To the second point, when we seek (and we do so joyfully – the trickier part) to share our experience of the infinite love, this is a calling to try and be an example of that infinite love, knowing that we as humans can never perfect it but we can always get a bit better at it. Being joyful about seeking keeps a sense of wonder and enthusiasm alive while keeping the judgment and negative aspects at bay, allowing us to be more open to seeing that God/goodness in others. It is this deeper connection that allows for the truths of our social gospel to be held in civil rather than divisive discourse, ultimately advancing both the personal and social gospel through faith.

This is not some mushy theology, but is in fact one that calls for some of the deepest faith. If we truly believe there is that of God in all, and ours is to joyfully seek it while sharing that infinite love, we have to constantly be practicing it, trying to improve on it, every single day. We have to know that we will never perfect the practice of it. I certainly fail countless more times than I succeed. But in deepening our faith in it, we can always get better. It means that our Meetings and gatherings are places to more consciously practice it so that when we venture out in the world no matter where we are we are better practiced. It also means finding new places to practice – going to places where there not people of “like mind”, and not try to convince them the error of their ways, but to instead practice deep listening while joyfully seeking and loving.

As this election year unfolds, unprogrammed Friends have an opportunity and perhaps a responsibility to embrace this challenge. If ever there was a time to practice advancing both our personal and social gospel, this is it. I also believe that if we only focus on the social gospel while demonizing those who disagree with it (including conservatives, military, etc.), we are doing so at the expense of our personal and communal gospel and both will lose.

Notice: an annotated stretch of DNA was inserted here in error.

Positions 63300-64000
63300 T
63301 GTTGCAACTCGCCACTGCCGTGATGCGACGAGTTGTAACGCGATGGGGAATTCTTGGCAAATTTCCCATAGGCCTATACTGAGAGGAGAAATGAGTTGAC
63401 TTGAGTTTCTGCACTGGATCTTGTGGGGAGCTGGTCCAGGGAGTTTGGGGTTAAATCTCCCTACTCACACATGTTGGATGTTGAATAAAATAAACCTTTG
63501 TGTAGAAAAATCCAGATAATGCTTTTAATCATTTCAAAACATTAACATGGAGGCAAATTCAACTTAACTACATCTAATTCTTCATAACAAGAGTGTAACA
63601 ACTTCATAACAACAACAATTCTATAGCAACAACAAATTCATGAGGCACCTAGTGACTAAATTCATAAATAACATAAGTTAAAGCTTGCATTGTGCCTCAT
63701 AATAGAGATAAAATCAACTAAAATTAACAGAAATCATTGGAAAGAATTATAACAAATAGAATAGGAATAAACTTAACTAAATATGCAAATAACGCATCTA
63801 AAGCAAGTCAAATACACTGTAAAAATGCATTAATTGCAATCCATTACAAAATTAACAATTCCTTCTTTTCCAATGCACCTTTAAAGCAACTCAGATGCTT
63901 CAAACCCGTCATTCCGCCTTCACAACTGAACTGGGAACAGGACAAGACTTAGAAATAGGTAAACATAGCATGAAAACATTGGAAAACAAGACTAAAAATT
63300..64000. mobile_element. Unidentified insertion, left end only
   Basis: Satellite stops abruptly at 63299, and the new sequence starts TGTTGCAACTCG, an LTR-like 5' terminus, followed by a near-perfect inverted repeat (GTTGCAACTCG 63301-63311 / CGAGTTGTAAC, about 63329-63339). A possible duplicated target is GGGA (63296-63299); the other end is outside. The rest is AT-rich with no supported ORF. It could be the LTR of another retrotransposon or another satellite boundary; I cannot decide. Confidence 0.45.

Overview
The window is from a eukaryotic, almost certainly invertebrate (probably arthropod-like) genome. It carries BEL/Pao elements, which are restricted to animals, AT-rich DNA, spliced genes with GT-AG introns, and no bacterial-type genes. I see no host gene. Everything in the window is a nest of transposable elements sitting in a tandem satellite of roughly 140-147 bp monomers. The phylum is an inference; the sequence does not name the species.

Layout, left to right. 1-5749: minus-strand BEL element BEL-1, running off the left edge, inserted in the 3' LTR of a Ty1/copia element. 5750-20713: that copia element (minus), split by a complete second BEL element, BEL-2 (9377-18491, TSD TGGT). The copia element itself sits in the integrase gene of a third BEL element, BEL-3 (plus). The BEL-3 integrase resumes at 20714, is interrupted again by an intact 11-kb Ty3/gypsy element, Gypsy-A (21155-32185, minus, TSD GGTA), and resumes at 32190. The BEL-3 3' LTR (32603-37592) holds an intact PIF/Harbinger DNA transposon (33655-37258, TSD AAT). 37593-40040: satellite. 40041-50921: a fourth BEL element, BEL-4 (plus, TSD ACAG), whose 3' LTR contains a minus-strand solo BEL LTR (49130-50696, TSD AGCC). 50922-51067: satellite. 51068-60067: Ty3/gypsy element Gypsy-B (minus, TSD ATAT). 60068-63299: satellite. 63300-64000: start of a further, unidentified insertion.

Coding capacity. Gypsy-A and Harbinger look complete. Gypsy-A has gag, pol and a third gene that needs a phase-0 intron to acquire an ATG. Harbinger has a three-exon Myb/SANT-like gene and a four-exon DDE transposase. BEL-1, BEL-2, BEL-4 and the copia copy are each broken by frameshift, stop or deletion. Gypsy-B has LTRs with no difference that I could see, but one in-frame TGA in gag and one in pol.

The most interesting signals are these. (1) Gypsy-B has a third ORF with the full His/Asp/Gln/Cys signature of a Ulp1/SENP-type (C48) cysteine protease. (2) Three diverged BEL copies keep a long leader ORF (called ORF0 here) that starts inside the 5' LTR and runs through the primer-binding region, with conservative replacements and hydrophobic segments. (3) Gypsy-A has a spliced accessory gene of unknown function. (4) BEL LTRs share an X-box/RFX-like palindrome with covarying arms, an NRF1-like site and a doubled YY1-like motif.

(Acknowledgment: Some of the inspiration for this discernment of personal and social gospel is due to 2 books I recently read; "Finding Our Way Again: The Return of the Ancient Practices" by Brian McLaren and "Saint and the Sultan" - about St. Francis of Assisi meeting with the Sultan of Egypt during the height of the 5th crusade - by Paul Moses.)


Joseph A. Izzo said...

Dear Brad,
I think I understand the challenge you're offering to all Unprogrammed Friends to listen to others both within and outside of the Society of Friends who may not agree with our political stances. Where I have problems with your essay is the use of the phrase "Social Gospel" when, in fact, you're referring to "political correctness." The social gospel refers to Matthew 25 and the teaching of Jesus that one cannot love God without loving one's sisters and brothers..."Whatsoever you do to the least of my brethren, you do to Me." So, to care for the planet, which we all share with all living beings; to feed the hungry, give drink to the thirsty, clothe the naked, visit the sick and imprisoned and work toward social justice, is mandated in the Gospels as the core message of Jesus. Evangelical, Conservative Liberal and Fundamentalist Christians would have to agree with that. My personal problem with Conservative and Fundamentalist Christians is that many have a dogmatic stance that their interpretation of the scriptures is the only true and correct one. That's about as arrogant, uninformed and muddle headed as the "politically correct" liberals who are dogmatic and arrogant about their political positions.

Brad Ogilvie/The William Penn House/The Mosaic Initiative said...

Good point, Joe. I wonder, though, how many Friends are comfortable with grounding their belief in the social gospel to the Bible.